Is it possible to manufacture art? Is there a way to take something that has always been a mystery, boil it down into a formula consisting of zeros and ones and make the creative process more streamlined? Can we boost profits in the creative sphere without compromising our moral obligation to support and encourage those humans who find their vocation in places where technology is creeping in?
Questions such as these surrounding the topic of artificial intelligence have been at the forefront of media conversations lately, and it is worth a deeper look.
Over the summer, striking members of the Writers Guild of America (WGA) and the Screen Actors Guild and American Federation of Television and Radio Artists (SAG-AFTRA) took to picket lines over a labor dispute with the Alliance of Motion Picture and Television Producers, the bargaining representative for Hollywood's major studios. Among the terms WGA and SAG-AFTRA were negotiating was the regulation of artificial intelligence in the writer's room, as well as on screen.
Then, in September, the Authors Guild filed a headline-making lawsuit in district court against OpenAI, the company behind ChatGPT, a well-known consumer-facing chat bot.
The Author's Guild, the country's oldest and largest professional writers' organization, works to support its members' rights to earn a fair wage from their work. In a lawsuit signed by more than 15,000 members, the guild stated that, in training databases to provide high-quality responses to questions and prompts, OpenAI blatantly violates copyright laws, using material from authors like John Grisham, George R.R. Martin and Jodi Picoult — among thousands of others — without compensation.
OpenAI has admitted to this practice, calling it a copyright issue, knowing that the better the source material, the better the output.
The majority of the guild are not making Grisham-level paychecks. A study done by the Authors Guild found the median average salary of a full-time author to be around $20,000 a year, with 50% of that coming from book sales. The remaining half of their income derives from content writing, the very space into which OpenAI is creeping.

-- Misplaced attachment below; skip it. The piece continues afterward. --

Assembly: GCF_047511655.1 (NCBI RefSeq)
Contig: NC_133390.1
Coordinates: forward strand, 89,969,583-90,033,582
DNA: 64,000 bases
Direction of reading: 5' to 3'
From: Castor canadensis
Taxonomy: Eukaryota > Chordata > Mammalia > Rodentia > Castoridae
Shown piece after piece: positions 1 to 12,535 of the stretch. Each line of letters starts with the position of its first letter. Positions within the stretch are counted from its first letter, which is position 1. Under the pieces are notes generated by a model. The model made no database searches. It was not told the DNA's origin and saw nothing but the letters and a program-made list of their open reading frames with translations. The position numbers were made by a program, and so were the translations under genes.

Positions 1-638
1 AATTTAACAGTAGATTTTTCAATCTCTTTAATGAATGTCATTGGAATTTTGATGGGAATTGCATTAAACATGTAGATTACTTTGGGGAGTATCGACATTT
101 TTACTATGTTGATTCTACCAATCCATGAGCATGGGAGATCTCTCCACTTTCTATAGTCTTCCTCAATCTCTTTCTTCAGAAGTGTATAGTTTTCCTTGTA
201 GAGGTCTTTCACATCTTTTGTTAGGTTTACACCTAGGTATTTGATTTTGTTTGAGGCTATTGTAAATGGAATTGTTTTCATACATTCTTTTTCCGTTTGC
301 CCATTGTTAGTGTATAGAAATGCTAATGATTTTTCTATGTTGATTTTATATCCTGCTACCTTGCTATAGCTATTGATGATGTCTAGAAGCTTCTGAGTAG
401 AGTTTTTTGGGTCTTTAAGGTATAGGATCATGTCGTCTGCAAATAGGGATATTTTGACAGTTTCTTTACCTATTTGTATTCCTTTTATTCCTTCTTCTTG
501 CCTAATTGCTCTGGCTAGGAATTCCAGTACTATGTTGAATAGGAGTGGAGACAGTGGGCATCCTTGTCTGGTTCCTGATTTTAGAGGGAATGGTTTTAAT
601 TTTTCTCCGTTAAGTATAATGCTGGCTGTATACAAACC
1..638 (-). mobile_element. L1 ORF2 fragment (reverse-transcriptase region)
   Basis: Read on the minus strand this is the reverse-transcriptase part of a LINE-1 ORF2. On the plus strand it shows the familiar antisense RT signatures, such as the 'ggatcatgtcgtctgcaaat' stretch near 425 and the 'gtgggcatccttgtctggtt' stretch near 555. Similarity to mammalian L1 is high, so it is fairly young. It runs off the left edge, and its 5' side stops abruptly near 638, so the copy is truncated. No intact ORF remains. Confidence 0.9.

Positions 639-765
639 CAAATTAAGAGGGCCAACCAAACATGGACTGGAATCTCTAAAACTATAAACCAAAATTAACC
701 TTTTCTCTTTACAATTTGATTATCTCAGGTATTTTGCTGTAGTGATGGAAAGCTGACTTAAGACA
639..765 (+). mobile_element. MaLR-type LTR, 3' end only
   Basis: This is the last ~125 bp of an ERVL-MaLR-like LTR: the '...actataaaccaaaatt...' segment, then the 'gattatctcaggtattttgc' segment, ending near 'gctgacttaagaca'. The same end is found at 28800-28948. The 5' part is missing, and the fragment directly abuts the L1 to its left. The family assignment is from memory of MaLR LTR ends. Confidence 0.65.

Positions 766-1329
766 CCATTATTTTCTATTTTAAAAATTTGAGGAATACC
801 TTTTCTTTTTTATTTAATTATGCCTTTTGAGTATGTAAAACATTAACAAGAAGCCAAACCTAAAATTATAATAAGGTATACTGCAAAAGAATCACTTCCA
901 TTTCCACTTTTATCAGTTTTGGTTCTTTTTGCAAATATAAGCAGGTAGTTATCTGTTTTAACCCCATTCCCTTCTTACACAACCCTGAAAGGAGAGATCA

One unnamed member stated he had lost 75% of his marketing and web content work to clients switching to AI. Goldman-Sachs predicted that, in the near future, generative AI could replace as many as 300 million full-time jobs, or one quarter of labor performed in this arena.
Beyond the legal implications, the use of AI in art is becoming a moral issue. Are we putting profit over art?
As people of faith, we must ask: What kind of God-given rights are afforded to artists, and how would the shift toward AI undermine the concept of art as a gift meant to better this world and glorify God?
This conversation is about more than consumerism, or simply giving credit where credit is due. The issue is about how we value art — and, more so, whether we value the artists themselves.
One of the pillars of Catholic social teaching is the dignity of work and the rights of workers. The U.S. Conference of Catholic Bishops states, "Work is more than a way to make a living; it is a form of continuing participation in God's creation."
The opening lines of the Bible in Genesis portray God as Creator, and humans in the image and likeness of that Creator. Many individuals who devote their lives to art — whether the written word, visual media, music, performance, et cetera — see their work as divinely inspired. Many would say theirs is not a job so much as a vocation, a calling, a way to express the truest essence of themselves.
In Evangelii Gaudium, Pope Francis wrote, "The economy can no longer turn to remedies that are a new poison, such as attempting to increase profits by reducing the work force and thereby adding to the ranks of the excluded."
Pope John Paul II, in his 'Letter to Artists,' spoke of the 'breath' of the Creator Spirit that has been a part of creation since the very beginning, flowing in and through artists for millennia.
Certainly, artists who are pushed out of work due to a heavy reliance on technology are capable of finding other means of employment. But for many artists, this is more than a job; this is work that they take pride in, find dignity in, work that allows them to provide for themselves and their families with joy. Businesses have long eliminated jobs to save money, but by relying on artificial intelligence, we risk increasing poverty in a community that often puts passion over profit.
Pope John Paul II, in his "Letter to Artists," spoke of the "breath" of the Creator Spirit that has been a part of creation since the very beginning, flowing in and through artists for millennia and furthering the richness of the end result. If we as Catholics believe that talent is a gift from God, then are we not sucking the very divine breath out of creativity when we choose a computer over a living, breathing artist?
Artificial intelligence might have its place; some artists use AI as a springboard or storyboard on their way to creating the final product. But when it comes to art, the human experience has to be a filter through which inspiration flows. Otherwise, it is simply a formula, an output.
By relying on artificial intelligence as a shortcut instead of investing in humans who have lived experience, we risk prioritizing profit over the dignity and fair pay of people who see this work as a divine calling.
Perhaps this is the key to embracing the technology of the future while holding on to the talent of the past. AI might be able to help us brainstorm, or see things in a broader perspective, but the lived experience of a talented artist is the only way to find meaning in the artistic expression. There is just no shortcut to divine inspiration.